This blog has reported extensively on the Proposition 37 bill that was voted down in California, which would have demanded food manufacturers to label whether their products contain genetically modified organisms (GMO). But, immediately following Election Day, a major manufacturer was sued for a misleading label involving GMOs.
According to FoodNavigator, Sonya Bolerjack of Colorado alleged that Pepperidge Farm mistakenly or misleadingly represented its crackers as "natural" when they are not, because they contain genetically modified organisms. Because the soy in the goldfish has been modified at the DNA level, it contains elements that are not natural, making the statement on the product's label false.
"We don't comment on the specifics of pending litigation but we are confident in the accuracy of our labels and stand behind our products," a spokeswoman for Pepperidge Farm told FoodNavigator.
In addition to the "People v. Goldfish" lawsuit, Slate Magazine states that General Mills has also experienced similar allegations over its Nature Valley granola bars. Frito-Lays' Tostitos and SunChips are also in the same boat as Goldfish, as well as Kashi breakfast cereals and Kix cereal.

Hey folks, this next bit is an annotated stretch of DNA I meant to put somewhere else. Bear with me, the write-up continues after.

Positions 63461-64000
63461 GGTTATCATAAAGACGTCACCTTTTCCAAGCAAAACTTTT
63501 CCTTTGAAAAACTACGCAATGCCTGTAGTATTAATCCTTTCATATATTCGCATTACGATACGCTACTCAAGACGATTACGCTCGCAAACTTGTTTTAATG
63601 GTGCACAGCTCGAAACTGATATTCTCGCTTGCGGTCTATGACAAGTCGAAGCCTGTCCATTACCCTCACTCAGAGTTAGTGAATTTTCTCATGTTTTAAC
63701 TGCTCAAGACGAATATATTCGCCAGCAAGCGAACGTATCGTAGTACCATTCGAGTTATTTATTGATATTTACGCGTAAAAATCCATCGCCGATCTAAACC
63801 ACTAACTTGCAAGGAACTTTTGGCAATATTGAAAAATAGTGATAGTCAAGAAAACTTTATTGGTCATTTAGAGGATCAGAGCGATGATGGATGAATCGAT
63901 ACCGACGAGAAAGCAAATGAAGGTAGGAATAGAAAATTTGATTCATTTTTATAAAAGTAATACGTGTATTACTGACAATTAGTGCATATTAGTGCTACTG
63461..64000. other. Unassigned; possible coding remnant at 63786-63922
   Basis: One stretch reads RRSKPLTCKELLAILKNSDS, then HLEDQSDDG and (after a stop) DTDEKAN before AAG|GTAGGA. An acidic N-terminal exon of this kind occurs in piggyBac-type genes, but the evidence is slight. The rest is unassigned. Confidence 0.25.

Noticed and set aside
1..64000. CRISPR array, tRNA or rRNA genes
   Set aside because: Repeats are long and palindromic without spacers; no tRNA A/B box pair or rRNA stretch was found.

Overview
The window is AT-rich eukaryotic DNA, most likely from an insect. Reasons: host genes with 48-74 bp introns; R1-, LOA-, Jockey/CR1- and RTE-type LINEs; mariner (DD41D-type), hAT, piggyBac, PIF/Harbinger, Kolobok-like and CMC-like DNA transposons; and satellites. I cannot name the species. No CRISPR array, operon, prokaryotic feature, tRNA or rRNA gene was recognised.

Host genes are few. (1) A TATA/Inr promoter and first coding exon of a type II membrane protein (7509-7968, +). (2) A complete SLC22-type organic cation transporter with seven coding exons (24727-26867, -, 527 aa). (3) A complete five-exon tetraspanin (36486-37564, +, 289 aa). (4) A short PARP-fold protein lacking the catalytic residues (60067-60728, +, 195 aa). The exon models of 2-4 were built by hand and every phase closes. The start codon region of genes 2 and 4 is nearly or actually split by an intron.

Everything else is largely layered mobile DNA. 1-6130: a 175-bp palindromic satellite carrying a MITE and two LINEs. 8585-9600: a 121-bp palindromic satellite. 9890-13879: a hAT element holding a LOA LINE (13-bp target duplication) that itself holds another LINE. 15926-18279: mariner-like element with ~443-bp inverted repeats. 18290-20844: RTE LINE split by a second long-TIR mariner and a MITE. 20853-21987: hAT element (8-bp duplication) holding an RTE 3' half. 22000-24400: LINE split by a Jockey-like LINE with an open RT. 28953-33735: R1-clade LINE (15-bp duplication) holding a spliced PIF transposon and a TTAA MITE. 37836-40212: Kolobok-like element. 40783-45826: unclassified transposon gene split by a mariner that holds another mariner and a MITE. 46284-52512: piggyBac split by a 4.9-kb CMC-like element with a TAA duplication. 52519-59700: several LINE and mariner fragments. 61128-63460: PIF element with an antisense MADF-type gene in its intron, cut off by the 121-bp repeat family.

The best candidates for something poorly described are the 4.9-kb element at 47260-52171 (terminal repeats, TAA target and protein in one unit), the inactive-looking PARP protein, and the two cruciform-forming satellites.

It's clear that many major companies may need to change their labels, depending on what agreements they may come to in court.
During changing times, companies may need to change their custom labels at a moment's notice, while still creating the food labels that are attractive enough to market the product. By investing in a Primera LX400 color label printer, businesses can adjust their custom labels quickly while still maintaining the high-quality needed to for products pop off the shelves.